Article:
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    You are aware that "move away from" is not a synonym for "ditch completely with no replacement"? Because your tone suggests otherwise.
    Renewables can't be the sole answer, we have to have a mix of energy production whilst at the same time an emphasis on efficiency both in the mechanisms of existing processes and replacing the processes we currently use. An example of the former would be making lighter, more fuel efficient cars. An example of the latter would be designing our urban environments to reduce the need for a car.
    I disagree with the notion that steady state economics would necessarily result in worse unemployment than we have now in the western world. Employment in general is something I think that should be looked at as part of any system seeking to address distribution of resources. As for the developing world you have a good point, how do we establish change at a global level whilst ensuring everyone has good access to personal resources? It's not an easy question but that doesn't mean there isn't an answer.
    I refer you to my first and second points.
    If you think you're spying one in me then I'm sorry to disappoint, I also think it is quite telling that you seem to think support for renewables means one is anti-nuclear. Yes you are raising good points, points that need to be addressed and either mitigated or dealt with. I'd advocate designing products for as long a life as possible as well as manufacturing from easily recyclable materials as much as possible and that applies here to. If we can't do it then we're limtied and we have to look at other areas at the same time.

    There is no one size fits all answer to the energy crisis and we may have to live with the reality that for a long time (possibly forever) we wont have energy access like we did in the fossil fuel age.
    It isn't because I wasn't using it as an argument, rather to highlight a point that at some point growth is going to stop and I think we should look for better socioeconomic models of how to do that sooner rather than later.
    AFAIK there are people on this site that can refute your last statement personally. Secondly whilst solar might not provided 100% of a home's energy why should it have to? So long as it can economically (and that's economically in the face of raising fossil fuel prices) reduce energy costs then why not? Again I feel I have to point out that there isn't a one size fits all approach. PV might be bad for where you are, so don't use it or make it less of a factor compared to other places.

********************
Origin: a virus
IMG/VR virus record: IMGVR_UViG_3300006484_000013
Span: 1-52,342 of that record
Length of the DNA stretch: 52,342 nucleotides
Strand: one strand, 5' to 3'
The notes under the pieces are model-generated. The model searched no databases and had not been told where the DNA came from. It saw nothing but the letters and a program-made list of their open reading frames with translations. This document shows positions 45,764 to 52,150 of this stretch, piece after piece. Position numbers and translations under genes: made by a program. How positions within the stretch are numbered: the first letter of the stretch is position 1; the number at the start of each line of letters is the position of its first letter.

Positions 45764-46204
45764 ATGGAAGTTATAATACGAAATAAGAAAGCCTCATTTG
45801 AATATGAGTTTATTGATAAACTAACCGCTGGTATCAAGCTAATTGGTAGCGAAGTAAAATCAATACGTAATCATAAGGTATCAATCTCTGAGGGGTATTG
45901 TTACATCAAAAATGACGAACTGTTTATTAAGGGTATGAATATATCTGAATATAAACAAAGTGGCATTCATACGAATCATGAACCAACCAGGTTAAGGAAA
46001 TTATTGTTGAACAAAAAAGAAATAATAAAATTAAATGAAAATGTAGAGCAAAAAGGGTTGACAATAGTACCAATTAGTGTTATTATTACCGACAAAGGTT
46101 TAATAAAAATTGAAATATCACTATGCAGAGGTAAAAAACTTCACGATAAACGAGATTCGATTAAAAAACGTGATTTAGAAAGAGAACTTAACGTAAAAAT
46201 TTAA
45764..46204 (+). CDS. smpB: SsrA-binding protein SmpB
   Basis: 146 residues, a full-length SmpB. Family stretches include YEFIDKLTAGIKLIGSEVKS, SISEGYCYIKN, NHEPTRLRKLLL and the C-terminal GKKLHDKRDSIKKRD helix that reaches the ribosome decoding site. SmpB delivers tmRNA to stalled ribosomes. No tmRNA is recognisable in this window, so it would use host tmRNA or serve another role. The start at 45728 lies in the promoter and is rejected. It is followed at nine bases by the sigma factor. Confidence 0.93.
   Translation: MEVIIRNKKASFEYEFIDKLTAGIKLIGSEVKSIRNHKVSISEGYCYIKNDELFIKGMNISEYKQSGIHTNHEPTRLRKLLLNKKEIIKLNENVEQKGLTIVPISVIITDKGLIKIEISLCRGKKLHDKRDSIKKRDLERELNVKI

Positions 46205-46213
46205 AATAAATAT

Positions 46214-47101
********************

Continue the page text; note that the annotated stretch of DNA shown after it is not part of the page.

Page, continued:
And yet passive-house and ZEB projects have been conducted in various places throughout the world with positive results. Whilst the R&D and construction may be costly the benefit is a massive increase in energy efficiency. We're not going to get there overnight (not least because retrofitting into existing buildings ranges from hard to impossible) but we have to think long term about this. As for your objections to how that university spends its money well that's neither here nor there.
    Yes they are subsidised, I don't find this a bad thing at all. There needs to be incentives for consumers to purchase so that investors can invest and ultimately R&D can continue towards widespread deployment. Energy policy has to look to the long term and the long term looks to have decreasing fossil fuel availability.
  12. Jun 6, 2012 #11
    That and population reduction. Even Prince Phillip let slip "We need to eliminate several billion people on this planet"....but of course not HIS friends and family.

    Such doomsday prognostications are a venue toward global governance and socialism.

    You are mostly too stupid to run your own life and have any degree of control over your governance; only the elitists should have such freedom and power.
  13. Jun 6, 2012 #12


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    I'm impressed that you somehow linked aristocracy and socialism in the same breath :rofl:

    As for the rest of your statement overpopulation is a problem in some parts of the world and obviously continual growth will be damaging but largely the problem seems to be sorting itself out. In the developed world lack of need and female emancipation have brought TFRs right down to barely above 2.0
  14. Jun 6, 2012 #13
    Ok so if steel, aluminum, etc, is out, what do you suggest as alternatives?

    Sadly every major environmental group is touting them as the sole answer. Efficiency comes as the market demands it, but even that will not stop the increase entirely if the economy is growing.

    The reason car fuel economiesdidn't go up for quite a while was because through the 1990's the price of oil went down, hitting an all time low of $8 a barrel in '98. Now that oil prices have gone up so much car efficiences are going up as well. And as a user of mass transit, I must say I much prefer the car. In any case, in the coming decade we will see batteries that are competitive with combustion engines in the passenger car market.

    In the industrial world this has never been the case with the singular exception of the communist bloc. It was a system that, except for the beaureucrats at the top, ensured exactly what what you're talking about: equal distribution of resources and employment for everyone. In contrast compare this to the stagflation of the 70's in the non-communist countries. Energy usage did not increase because the economies were not growing, on the other hand unemployment was high. I suppose that you could mop that up with government make work programs, but these lead to very high deficits and inevitably a sovereign debt crisis unless it backs off.

    The problem is they don't have access to more resources because they didnt develop their economies until recently. If we can't grow anymore, as per your original premise, that leaves our current resource level as the upper limit, and without more resources that means no economic growth. No economic growth + growing populations = Lower living standards.